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Dispensary operators say L.A. marijuana ordinance will harm patients

January 26, 2010 |  1:02 pm

Medical marijuana dispensary advocates assailed the Los Angeles City Council's vote today to approve a medical marijuana ordinance, saying the measure was unworkable and would dramatically restrict access to patients who need the drug.

The council voted 9-3 to pass the long-awaited measure without discussion, but supporters of medical marijuana then streamed to the microphone during the time for public comment. "It's a disaster for patients," said James Shaw, the director of the Union of Medical Marijuana Patients.

City Council members, however, expressed relief that an ordinance should soon be in place, even if it may require some changes. "I think we did our best to interpret the state law the way it is written," said Councilman Ed Reyes, who oversaw much of the ordinance's drafting.

The ordinance will allow most dispensaries that registered with the city in 2007 to continue to operate, a number that may be around 150. But those stores will still have to comply with the location restrictions, including being at least 1,000 feet away from schools, parks and libraries.

Many operators said today that they will be unable to find suitable locations because the City Council also added restrictions to keep the stores from abutting or being across an alley from residential property. Operators also said that landlords, aware that there are very few buildings that can meet the tight location restrictions, are already jacking up rents.

Barry Kramer, who runs California Patients Alliance, a registered collective on Melrose Avenue, said that he looked for eight months for a location that was not near schools and other sensitive uses before he opened 2½ years ago. Because of the alley restriction, he said he will be forced to move. "The frustration is that we've tried to work so hard, 2½ years of working with everything that they've brought down," he said. "Now, all those good operators are going to be cast aside."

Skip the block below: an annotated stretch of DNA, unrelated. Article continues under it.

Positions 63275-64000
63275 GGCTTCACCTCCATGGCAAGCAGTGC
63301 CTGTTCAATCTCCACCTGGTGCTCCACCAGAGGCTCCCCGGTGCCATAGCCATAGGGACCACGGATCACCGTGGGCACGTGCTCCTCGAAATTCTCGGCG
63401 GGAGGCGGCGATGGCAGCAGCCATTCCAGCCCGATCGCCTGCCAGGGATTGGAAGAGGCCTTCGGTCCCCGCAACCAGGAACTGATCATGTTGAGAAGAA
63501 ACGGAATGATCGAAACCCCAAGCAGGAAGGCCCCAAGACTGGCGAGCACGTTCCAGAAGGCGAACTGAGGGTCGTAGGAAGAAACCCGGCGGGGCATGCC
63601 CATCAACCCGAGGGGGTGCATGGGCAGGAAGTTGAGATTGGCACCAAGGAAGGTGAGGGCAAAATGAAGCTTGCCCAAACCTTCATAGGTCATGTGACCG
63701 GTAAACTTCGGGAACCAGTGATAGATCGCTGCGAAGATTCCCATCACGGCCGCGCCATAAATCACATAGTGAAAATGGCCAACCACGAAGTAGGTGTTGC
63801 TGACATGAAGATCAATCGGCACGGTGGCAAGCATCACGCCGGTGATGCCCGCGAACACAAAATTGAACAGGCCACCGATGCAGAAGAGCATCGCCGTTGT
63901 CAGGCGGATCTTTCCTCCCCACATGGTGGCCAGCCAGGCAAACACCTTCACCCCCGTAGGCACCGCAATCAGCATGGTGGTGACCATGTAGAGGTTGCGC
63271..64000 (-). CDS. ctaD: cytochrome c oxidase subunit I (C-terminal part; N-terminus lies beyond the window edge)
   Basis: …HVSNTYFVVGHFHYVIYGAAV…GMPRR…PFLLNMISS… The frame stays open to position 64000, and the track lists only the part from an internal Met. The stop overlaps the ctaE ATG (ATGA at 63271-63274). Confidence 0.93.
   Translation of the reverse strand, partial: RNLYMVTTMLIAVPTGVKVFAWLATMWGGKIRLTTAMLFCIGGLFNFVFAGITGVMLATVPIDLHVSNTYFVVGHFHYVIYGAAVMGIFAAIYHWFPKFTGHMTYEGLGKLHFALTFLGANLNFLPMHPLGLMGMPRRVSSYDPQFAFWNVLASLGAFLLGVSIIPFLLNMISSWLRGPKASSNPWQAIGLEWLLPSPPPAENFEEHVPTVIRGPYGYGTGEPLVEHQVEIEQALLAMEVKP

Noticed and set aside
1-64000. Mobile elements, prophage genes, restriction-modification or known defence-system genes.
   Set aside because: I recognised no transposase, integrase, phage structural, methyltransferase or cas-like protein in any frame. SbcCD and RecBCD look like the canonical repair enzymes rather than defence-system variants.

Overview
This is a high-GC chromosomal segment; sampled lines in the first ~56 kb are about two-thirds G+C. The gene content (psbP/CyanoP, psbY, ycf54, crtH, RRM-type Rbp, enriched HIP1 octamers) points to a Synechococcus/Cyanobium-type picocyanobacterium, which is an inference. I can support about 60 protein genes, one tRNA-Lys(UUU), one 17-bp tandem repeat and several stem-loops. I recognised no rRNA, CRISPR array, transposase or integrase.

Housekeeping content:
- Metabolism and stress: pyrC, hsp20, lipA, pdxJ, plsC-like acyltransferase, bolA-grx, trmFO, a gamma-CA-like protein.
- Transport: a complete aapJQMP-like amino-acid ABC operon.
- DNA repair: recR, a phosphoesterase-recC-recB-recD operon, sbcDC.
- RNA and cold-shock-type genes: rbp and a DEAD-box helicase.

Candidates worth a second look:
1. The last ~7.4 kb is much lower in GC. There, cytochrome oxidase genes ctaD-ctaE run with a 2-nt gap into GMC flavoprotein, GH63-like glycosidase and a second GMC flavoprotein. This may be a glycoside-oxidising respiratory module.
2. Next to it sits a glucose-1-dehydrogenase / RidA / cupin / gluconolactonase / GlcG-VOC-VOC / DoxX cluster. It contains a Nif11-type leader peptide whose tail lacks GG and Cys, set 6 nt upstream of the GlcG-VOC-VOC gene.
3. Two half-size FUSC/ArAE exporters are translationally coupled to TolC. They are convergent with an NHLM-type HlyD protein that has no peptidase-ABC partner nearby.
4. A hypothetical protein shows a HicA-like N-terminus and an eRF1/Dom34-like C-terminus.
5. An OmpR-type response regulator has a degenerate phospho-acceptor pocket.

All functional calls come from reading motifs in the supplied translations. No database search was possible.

The ordinance does not take effect until the City Council approves fees that dispensaries will have to pay, but the operators that have to move, which is most of them, are already racing to find locations. "We're scrambling right now," Kramer said. "No, we have not found anything."

Neighborhood activists, who have been vastly outnumbered at every City Council meeting, urged the lawmakers to act quickly to begin to enforce the ordinance. Lisa Sarkin, chairwoman of the Studio City Neighborhood Council land-use board, noted that there were 13 dispensaries in the area. "I can't imagine how this could be necessary," she said.

An organization representing medical marijuana collectives that registered with the city is considering hiring a well-connected lobbyist to pressure the City Council to make changes and a lawyer to investigate whether there are grounds to sue.

Dispensary operators who did not register, many of whom opened last year, are exploring whether to sue the city or collect signatures to force a referendum on the ordinance.

"We are prepared to go forward and stop this ordinance," said Dan Lutz, who operates the Green Oasis dispensary. "I regret that we have to go this route."

-- John Hoeffel in City Hall

See related story, Los Angeles City Council approves medical marijuana ordinance that will shut down hundreds of dispensaries

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